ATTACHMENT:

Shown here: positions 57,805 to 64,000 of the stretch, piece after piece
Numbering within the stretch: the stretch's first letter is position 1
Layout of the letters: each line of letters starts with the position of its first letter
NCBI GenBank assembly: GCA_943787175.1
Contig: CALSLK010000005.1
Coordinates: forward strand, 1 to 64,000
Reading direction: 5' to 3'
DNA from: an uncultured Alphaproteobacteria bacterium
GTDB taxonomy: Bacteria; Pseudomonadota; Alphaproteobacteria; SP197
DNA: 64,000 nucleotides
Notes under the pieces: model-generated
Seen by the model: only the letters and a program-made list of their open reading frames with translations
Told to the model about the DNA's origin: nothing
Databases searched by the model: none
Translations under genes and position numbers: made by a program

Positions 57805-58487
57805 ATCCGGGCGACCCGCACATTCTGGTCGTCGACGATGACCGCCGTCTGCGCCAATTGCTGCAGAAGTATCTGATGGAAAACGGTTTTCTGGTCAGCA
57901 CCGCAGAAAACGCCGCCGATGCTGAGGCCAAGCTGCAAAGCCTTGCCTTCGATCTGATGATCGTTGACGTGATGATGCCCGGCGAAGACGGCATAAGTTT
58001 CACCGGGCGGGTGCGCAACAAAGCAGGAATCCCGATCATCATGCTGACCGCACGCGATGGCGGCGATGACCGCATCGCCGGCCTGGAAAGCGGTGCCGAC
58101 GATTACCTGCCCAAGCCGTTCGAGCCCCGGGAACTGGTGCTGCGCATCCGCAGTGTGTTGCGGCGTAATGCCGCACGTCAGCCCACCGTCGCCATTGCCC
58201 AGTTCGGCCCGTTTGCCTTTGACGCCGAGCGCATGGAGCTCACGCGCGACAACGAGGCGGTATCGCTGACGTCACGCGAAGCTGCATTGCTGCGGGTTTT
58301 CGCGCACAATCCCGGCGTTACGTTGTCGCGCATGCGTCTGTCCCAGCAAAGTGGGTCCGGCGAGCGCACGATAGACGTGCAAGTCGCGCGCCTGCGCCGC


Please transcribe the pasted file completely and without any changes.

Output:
Shown here: positions 57,805 to 64,000 of the stretch, piece after piece
Numbering within the stretch: the stretch's first letter is position 1
Layout of the letters: each line of letters starts with the position of its first letter
NCBI GenBank assembly: GCA_943787175.1
Contig: CALSLK010000005.1
Coordinates: forward strand, 1 to 64,000
Reading direction: 5' to 3'
DNA from: an uncultured Alphaproteobacteria bacterium
GTDB taxonomy: Bacteria; Pseudomonadota; Alphaproteobacteria; SP197
DNA: 64,000 nucleotides
Notes under the pieces: model-generated
Seen by the model: only the letters and a program-made list of their open reading frames with translations
Told to the model about the DNA's origin: nothing
Databases searched by the model: none
Translations under genes and position numbers: made by a program

Positions 57805-58487
57805 ATCCGGGCGACCCGCACATTCTGGTCGTCGACGATGACCGCCGTCTGCGCCAATTGCTGCAGAAGTATCTGATGGAAAACGGTTTTCTGGTCAGCA
57901 CCGCAGAAAACGCCGCCGATGCTGAGGCCAAGCTGCAAAGCCTTGCCTTCGATCTGATGATCGTTGACGTGATGATGCCCGGCGAAGACGGCATAAGTTT
58001 CACCGGGCGGGTGCGCAACAAAGCAGGAATCCCGATCATCATGCTGACCGCACGCGATGGCGGCGATGACCGCATCGCCGGCCTGGAAAGCGGTGCCGAC
58101 GATTACCTGCCCAAGCCGTTCGAGCCCCGGGAACTGGTGCTGCGCATCCGCAGTGTGTTGCGGCGTAATGCCGCACGTCAGCCCACCGTCGCCATTGCCC
58201 AGTTCGGCCCGTTTGCCTTTGACGCCGAGCGCATGGAGCTCACGCGCGACAACGAGGCGGTATCGCTGACGTCACGCGAAGCTGCATTGCTGCGGGTTTT
58301 CGCGCACAATCCCGGCGTTACGTTGTCGCGCATGCGTCTGTCCCAGCAAAGTGGGTCCGGCGAGCGCACGATAGACGTGCAAGTCGCGCGCCTGCGCCGC